The Latest On the Mid-Engine Corvette


Spy Photos and Video Give More Clues to What GM Has In-Store For Their Mid-Engine Corvette

As has been the case for the past several months, the internet continues to be flooded with photos and videos of the 2020 mid-engine Corvette.

2020 Mid-Engine Corvette Prototype. Photo credit: KGP Photography - Car and Driver
2020 Mid-Engine Corvette Prototype.
Photo credit: KGP Photography – Car and Driver

While GM still has yet to formally announce when the mid-engine Corvette will makes its official debut, it seems likely (given the number of camouflaged mid-engine Corvettes that have been spotted and photographed) that the announcement is imminent. 

While we continue to wait for that announcement however, we are pleased to share the latest revelations that have been made by those devoted souls who spend many hours each day trying to capture the latest and greatest images of the mid-engine Corvette.

First off, it is apparent from this most recent group of image that the mid-engine Corvette will feature a removable roof panel (a staple of Corvette that goes all the way back to the 1984 model (before that it was T-tops)).  While a removable roof is certainly cool, the question that has been raised is whether or not the mid-engine Corvette will have adequate storage space to store the roof?  Regardless, a removable roof is exciting news for Corvette enthusiasts who enjoy the flexibility of driving their coupe in the open air.

2020 Mid-Engine Corvette Prototype. Photo credit: KGP Photography - Car and Driver
2020 Mid-Engine Corvette Prototype Steering Wheel features a flat top, squared-off design reminiscent of the C7.R Corvette Race Car. Photo credit: Car and Driver

A photographer who happened to snap some revealing photos at the North South Straight Away of the GM Proving Grounds in Milford captured an image that shows the mid-engine Corvette will feature a flat-top steering wheel with a squared off design.  This is definitely a departure from earlier versions of the Corvette, though it is definitely reminiscent of the steering wheel found in the Pratt & Miller-designed C7.R Race Car.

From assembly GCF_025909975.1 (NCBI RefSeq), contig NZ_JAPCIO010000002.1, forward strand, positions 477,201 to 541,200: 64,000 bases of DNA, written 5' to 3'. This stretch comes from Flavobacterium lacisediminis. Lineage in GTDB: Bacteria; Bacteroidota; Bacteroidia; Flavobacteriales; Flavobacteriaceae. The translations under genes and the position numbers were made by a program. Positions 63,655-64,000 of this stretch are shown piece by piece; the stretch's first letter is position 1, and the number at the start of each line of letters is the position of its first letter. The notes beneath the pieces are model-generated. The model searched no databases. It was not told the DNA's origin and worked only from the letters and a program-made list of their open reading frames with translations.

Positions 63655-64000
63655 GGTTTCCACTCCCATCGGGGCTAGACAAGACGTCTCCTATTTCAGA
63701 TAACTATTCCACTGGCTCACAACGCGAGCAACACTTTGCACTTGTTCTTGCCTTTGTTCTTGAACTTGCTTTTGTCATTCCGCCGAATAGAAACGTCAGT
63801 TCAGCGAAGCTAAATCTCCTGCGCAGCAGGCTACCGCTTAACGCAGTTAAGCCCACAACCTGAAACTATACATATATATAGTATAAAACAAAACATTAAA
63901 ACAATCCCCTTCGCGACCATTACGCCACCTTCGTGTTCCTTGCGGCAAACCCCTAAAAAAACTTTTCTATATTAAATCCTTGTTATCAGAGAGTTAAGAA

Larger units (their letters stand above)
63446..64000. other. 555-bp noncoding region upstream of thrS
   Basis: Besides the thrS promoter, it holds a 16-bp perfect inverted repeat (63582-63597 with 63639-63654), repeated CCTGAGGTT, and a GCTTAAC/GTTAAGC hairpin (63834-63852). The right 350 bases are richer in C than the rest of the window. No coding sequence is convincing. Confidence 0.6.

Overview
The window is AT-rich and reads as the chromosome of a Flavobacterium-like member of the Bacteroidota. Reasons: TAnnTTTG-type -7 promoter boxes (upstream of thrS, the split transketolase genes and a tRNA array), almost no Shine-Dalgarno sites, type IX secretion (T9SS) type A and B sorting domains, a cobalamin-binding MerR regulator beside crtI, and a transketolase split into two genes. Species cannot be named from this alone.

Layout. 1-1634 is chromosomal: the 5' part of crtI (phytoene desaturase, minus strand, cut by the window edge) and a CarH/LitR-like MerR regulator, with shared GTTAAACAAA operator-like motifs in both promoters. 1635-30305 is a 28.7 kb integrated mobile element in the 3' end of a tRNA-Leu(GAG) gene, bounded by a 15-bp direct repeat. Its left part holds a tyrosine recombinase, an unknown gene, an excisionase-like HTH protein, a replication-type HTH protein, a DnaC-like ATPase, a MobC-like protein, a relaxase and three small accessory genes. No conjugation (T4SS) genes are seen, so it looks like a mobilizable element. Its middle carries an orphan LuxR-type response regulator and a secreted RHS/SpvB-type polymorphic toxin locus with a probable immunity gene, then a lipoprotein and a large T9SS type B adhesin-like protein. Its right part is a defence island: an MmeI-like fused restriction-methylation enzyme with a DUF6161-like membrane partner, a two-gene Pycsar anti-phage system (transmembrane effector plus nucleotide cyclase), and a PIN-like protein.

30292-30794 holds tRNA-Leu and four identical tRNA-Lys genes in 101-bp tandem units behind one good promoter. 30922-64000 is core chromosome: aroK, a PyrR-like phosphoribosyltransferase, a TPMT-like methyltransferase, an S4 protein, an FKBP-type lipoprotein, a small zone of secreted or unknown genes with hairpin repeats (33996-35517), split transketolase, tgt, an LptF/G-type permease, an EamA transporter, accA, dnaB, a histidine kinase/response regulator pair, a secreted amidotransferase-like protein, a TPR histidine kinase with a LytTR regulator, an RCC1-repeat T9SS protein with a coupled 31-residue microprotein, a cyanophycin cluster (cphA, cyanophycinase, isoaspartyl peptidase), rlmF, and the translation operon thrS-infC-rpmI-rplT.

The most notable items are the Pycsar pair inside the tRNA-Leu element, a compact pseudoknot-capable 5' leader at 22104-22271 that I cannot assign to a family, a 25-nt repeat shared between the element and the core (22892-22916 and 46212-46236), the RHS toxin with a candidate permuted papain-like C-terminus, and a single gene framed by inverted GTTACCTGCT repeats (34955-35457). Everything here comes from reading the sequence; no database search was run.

Looking to the wheels on the car, new close-ups of the wheels show that (on the prototypes at least) the mid-engine Corvette will feature rubber similar in size to that used on the C7 Stingray.  Assuming the wheels on the prototypes are the final design for the production model, it is possible to discern what tire sizes the future Corvette will wear on their re-designed alloy wheels.

2020 Mid-Engine Corvette Prototype. Photo credit: KGP Photography - Car and Driver
2020 Mid-Engine Corvette Prototype features a dual caliper design on the rear wheels of the car.
Photo credit: KGP Photography – Car and Driver

The tire sizes are:

  • 245/35ZR19 in the front – equivalent in size to the fronts of the C7 Stingray
  • 305/30ZR20 in the rear – notably wider than the rears on the C7 Stingray, but not as wide as those on the C7 Grand Sport, Z06 or ZR1

Closer examination of the rear wheels also reveal a dual-caliper setup for the braking system which will provide maximum braking power on the new Corvette.

2020 Mid-Engine Corvette Prototype. Photo credit: KGP Photography - Car and Driver
2020 Mid-Engine Corvette Prototype.
Photo credit: KGP Photography – Car and Driver

Moving to the rear of the car, the flying buttresses and vented rear deck appear to be designed to provide added aerodynamics as well as increased airflow into the engine.  It is hard to ignore the similarities between the new mid-engine Corvette’s design and that of other mid-engine supercars including some of the newest Ferrari models as well as the McLaren 570S.  As with those other cars, the open-air deck with heat-extracting vents will help to keep the Corvette’s powerplant at a more moderate temperature in any driving condition.

If you haven’t already done so, take a moment to watch the video of the mid-engine Corvette on the open road.  The exhaust note and mechanical sounds strongly suggest that the new Corvette is being powered by a naturally-aspirated V-8 engine, which indicates that GM has maintained the tradition of installing a small-block engine as the new car’s power plant.

Sources: GM Authority, Car and Driver

 

 

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